Further, by making the FP comprise an image forming member for forming an image by being irradiated by electrons emitted from the electron-emitting devices according to inputted signals, the electron beam apparatus according to the present invention can be an image forming apparatus such as a display device. As the image forming member, various materials can be used to form a latent image from the viewpoint of image recording, but by forming it of a phosphor, dynamic images can be recorded and displayed at a low cost.

Outline of Image Display Device

Next, a structure of and a method of manufacturing a display panel of an image display device are described showing a specific example.

FIG. 9 is a perspective view of a display panel used in an embodiment with a part of the panel cut away to reveal the internal structure.

In the figure, reference numeral 1015 denotes a rear plate, reference numeral 1016 denotes side walls, and reference numeral 1017 denotes a face plate. The components 1015 to 1017 form an airtight container for maintaining the vacuum inside the display panel. In assembling the airtight container, it is necessary to seal the junction portions between the respective members to retain sufficient strength and airtightness. The seal is attained by, for example, applying frit glass on the junction portions and carrying out baking in the atmosphere or a nitrogen atmosphere at 400 to 500 C. for ten minutes or more. A method of vacuuming the inside of the airtight container is described later. Since the inside of the airtight container is kept at a vacuum of about 10−4 Pa, for the purpose of preventing breakage of the airtight container due to the atmospheric pressure, a sudden impact, or the like, spacers 1020 as structural bodies for withstanding the atmospheric pressure are provided.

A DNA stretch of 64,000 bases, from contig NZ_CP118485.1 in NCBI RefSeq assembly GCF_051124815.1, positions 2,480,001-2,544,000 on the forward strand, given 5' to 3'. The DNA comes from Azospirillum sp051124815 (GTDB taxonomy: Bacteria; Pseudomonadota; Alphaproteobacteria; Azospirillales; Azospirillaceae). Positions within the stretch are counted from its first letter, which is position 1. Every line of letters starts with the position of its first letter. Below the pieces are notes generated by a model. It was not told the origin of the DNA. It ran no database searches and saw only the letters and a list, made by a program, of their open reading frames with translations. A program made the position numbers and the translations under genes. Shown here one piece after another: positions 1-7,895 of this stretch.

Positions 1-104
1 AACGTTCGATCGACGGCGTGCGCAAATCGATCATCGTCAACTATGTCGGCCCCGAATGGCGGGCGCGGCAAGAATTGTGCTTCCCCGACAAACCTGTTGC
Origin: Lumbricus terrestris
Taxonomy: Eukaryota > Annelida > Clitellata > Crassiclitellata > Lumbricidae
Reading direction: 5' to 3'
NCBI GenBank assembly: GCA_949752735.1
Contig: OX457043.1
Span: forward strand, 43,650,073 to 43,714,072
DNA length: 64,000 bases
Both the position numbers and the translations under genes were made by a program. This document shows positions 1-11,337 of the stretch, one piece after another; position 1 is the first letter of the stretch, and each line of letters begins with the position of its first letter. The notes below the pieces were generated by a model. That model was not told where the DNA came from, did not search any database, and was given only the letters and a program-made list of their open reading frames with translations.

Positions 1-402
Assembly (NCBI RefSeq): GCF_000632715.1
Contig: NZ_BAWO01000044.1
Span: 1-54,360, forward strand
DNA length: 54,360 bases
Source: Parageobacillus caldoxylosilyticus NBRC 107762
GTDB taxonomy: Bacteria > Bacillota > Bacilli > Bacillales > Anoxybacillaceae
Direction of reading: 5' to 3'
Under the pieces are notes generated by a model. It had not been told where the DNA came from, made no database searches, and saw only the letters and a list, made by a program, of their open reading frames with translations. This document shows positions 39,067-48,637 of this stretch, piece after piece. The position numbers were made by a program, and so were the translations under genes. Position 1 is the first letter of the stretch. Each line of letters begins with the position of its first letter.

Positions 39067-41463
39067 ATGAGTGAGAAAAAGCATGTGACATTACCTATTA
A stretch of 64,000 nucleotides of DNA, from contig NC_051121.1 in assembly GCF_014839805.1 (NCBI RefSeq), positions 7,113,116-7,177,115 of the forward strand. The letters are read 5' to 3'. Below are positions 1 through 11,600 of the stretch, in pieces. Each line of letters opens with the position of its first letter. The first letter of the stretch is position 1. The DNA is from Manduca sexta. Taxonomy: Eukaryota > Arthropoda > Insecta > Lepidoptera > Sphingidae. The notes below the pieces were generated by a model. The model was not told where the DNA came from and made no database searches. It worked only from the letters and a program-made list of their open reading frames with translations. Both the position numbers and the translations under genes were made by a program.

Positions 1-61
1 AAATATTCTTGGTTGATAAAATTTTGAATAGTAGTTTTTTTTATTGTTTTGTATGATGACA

Next, an electron source substrate, which can be used for an image forming apparatus according to the present invention, is described. An electron source substrate used for an image forming apparatus according to the present invention is formed by arranging a plurality of electron-emitting devices on a substrate.